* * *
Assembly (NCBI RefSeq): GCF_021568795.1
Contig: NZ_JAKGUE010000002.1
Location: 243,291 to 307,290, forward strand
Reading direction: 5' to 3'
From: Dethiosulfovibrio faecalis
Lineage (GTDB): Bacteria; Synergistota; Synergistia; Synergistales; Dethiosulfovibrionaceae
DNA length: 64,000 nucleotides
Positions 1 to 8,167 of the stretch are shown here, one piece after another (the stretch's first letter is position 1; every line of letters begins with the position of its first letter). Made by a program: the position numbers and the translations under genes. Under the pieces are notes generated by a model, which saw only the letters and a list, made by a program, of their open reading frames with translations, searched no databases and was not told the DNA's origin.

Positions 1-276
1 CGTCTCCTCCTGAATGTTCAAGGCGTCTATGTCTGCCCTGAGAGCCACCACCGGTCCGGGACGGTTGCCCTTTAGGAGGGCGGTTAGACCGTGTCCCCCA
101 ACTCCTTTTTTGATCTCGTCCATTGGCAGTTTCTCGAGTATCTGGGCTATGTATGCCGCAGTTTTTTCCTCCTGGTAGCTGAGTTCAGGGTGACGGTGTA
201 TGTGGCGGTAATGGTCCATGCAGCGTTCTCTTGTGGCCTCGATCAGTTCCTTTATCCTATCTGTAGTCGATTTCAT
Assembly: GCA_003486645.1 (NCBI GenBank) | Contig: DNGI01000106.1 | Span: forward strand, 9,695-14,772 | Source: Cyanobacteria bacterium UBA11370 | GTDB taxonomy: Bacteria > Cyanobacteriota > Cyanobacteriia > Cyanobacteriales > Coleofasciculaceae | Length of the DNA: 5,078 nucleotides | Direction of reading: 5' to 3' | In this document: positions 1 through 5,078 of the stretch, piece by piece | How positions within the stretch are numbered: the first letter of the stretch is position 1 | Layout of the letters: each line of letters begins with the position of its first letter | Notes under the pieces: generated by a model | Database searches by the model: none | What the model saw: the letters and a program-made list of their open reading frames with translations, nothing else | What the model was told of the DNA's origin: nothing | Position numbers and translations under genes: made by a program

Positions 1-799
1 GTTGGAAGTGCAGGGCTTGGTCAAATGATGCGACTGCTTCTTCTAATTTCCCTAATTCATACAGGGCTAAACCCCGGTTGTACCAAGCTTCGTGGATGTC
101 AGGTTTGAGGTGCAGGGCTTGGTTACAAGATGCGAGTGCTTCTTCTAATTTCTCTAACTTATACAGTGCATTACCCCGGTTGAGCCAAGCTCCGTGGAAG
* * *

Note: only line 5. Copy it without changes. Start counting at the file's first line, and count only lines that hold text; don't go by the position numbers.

From: Dethiosulfovibrio faecalis